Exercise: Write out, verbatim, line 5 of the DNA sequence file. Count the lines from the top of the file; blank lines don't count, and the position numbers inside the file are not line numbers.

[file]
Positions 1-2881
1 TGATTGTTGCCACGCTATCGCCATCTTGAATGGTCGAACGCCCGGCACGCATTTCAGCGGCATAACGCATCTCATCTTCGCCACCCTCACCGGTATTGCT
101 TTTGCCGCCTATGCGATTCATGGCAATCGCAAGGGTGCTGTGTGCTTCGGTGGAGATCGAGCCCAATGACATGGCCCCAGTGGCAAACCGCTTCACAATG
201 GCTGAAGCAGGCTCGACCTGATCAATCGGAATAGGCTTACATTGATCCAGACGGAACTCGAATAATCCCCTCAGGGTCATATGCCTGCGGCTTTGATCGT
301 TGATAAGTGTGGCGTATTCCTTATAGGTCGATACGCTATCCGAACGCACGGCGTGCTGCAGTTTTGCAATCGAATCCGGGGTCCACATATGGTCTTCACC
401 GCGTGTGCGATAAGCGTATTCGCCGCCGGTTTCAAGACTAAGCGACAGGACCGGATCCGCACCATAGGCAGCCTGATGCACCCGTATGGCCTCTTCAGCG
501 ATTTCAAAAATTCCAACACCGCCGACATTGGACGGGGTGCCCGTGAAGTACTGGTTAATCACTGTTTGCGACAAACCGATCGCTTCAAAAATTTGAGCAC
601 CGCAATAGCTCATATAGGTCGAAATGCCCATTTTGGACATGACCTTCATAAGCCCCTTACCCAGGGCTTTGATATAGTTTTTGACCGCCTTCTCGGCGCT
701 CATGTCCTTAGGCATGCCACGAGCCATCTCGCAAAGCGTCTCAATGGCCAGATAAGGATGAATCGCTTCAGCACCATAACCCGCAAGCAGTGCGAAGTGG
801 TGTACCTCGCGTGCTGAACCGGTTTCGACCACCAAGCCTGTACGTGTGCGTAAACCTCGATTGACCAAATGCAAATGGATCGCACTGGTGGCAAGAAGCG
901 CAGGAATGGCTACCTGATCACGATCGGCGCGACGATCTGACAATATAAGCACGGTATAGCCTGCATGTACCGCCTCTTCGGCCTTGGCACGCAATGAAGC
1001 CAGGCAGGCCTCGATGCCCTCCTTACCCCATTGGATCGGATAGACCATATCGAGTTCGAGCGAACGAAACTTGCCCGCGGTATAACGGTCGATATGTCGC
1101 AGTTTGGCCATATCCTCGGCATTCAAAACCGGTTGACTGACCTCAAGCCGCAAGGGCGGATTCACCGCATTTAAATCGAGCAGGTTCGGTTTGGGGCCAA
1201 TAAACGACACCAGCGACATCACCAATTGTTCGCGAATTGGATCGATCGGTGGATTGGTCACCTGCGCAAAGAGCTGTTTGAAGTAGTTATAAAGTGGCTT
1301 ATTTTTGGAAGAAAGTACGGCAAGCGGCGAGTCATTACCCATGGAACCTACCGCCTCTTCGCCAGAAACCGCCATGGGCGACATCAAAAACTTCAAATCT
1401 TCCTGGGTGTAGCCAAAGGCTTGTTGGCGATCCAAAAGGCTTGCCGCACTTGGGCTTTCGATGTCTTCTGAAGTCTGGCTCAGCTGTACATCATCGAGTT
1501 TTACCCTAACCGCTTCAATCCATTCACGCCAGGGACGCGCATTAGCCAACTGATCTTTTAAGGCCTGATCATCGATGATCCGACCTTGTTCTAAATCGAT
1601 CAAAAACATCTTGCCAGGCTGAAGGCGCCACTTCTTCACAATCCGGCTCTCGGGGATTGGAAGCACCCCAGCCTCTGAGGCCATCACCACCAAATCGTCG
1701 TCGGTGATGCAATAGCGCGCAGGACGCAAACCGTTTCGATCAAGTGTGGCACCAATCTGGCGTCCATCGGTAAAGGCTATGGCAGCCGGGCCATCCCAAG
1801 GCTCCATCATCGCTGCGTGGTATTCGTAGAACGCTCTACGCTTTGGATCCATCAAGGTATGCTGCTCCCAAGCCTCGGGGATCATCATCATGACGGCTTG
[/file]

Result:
301 TGATAAGTGTGGCGTATTCCTTATAGGTCGATACGCTATCCGAACGCACGGCGTGCTGCAGTTTTGCAATCGAATCCGGGGTCCACATATGGTCTTCACC